Associate professor Sukalyan Bhattacharya is working on a mathematical model that can help improve thermal properties and fuel efficiency.
Mathematical analyses have helped scientists explain observed phenomena for centuries. Explanation of one such intriguing observation on nano-fluidic properties remains elusive for decades now.
Sukalyan Bhattacharya, an associate professor in Texas Tech University's Department of Mechanical Engineering in the Edward E. Whitacre Jr. College of Engineering, received a three-year, $369,000 grant from the National Science Foundation (NSF) to find why nanoparticles dramatically enhance heat conduction in a liquid.
All existing theories under-predict the impact of Brownian motion, or random movement, of nanoparticles on thermal transport in a fluid. Bhattacharya will propose a new mathematical modeling to capture this effect of submicron bodies properly.
“Fluids laden with nanoparticles have enhanced heat-conduction properties, but this phenomenon still lacks explanation,” Bhattacharya said. “The key reason behind the accelerated thermal transport can be attributed to the Brownian motion of the suspended nanospecies. Randomly moving submicron solids act like tiny stirrers inside the liquid, creating a similar effect like someone stirring a hot beverage with a spoon to cool it down. Unfortunately, past studies have failed to properly quantify this Brownian contribution by consistently underpredicting its influence.”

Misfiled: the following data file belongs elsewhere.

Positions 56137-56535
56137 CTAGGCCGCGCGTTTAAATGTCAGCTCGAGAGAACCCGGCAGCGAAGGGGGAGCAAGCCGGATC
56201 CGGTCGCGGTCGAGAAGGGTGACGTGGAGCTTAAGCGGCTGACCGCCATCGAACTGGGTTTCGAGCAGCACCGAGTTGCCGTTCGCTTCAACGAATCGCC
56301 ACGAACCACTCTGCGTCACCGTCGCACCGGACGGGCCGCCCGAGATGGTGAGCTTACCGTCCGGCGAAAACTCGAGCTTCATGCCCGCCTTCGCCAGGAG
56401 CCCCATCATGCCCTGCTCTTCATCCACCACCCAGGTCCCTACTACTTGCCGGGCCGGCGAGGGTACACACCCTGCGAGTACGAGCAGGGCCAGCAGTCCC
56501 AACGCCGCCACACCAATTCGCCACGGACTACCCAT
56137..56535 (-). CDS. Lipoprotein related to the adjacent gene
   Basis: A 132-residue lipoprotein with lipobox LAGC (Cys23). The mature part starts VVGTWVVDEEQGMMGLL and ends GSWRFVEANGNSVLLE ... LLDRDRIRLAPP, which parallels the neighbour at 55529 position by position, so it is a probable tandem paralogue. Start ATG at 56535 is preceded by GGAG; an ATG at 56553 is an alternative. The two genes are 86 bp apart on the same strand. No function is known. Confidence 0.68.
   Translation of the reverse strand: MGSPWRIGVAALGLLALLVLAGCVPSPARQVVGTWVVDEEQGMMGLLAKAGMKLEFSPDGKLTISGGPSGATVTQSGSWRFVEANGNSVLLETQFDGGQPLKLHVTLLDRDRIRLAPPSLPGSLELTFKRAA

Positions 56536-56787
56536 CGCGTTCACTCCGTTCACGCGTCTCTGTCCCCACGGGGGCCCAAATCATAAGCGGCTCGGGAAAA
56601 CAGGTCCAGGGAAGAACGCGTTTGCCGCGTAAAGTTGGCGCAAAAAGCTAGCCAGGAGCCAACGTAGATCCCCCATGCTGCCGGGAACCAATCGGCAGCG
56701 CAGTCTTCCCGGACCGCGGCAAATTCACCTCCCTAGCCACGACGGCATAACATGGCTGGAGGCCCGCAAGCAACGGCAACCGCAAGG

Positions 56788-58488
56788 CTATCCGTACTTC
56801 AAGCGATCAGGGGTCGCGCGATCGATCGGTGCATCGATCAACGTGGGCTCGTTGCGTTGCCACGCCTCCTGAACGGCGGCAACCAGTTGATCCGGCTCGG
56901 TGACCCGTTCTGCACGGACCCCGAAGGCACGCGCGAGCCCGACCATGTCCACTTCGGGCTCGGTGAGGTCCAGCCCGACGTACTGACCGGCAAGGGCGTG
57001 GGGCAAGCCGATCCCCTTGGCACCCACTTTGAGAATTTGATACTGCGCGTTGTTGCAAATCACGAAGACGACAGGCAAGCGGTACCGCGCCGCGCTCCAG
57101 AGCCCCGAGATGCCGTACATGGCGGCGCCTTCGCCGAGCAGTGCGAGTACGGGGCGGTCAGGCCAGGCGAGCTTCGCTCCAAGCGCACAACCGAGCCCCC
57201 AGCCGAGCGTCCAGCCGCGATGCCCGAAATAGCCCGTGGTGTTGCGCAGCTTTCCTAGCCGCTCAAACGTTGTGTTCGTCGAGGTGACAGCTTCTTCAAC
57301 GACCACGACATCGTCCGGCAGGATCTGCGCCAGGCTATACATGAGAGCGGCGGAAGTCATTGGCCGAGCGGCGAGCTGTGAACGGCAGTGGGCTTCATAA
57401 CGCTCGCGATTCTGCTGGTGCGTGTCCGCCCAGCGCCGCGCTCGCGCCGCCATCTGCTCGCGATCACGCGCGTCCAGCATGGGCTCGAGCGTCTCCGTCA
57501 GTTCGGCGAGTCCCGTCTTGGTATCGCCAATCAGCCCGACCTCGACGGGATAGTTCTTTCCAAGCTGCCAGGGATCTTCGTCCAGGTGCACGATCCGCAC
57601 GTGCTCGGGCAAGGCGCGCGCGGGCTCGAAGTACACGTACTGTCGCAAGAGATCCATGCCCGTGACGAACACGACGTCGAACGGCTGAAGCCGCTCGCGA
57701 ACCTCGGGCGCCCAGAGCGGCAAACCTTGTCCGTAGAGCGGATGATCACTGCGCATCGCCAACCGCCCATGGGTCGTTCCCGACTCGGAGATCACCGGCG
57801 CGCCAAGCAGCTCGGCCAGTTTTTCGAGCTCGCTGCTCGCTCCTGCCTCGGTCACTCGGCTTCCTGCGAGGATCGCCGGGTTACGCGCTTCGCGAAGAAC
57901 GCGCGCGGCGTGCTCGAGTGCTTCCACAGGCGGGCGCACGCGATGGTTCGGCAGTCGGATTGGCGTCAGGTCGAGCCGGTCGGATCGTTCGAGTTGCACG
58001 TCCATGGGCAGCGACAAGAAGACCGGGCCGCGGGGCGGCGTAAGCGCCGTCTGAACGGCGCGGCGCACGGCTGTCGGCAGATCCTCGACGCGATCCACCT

With the NSF grant, Bhattacharya hopes to create a new statistical mechanics description based on fluctuating hydrodynamics and heat transfer. If successful, his research could lead manufacturers to produce better-quality engine coolants and more energy-efficient fuel.
“If the underlying cause is identified, it can be exploited in creating better coolant and energetic materials, leading to improvements in devices like heat exchangers, gas turbines and internal-combustion engines,” Bhattacharya said. “Moreover, it will help in energy efficiency and pollution control in engines by ensuring fast and complete combustion of liquid fuels while eliminating wasteful and harmful presence of the fuel in the exhaust.”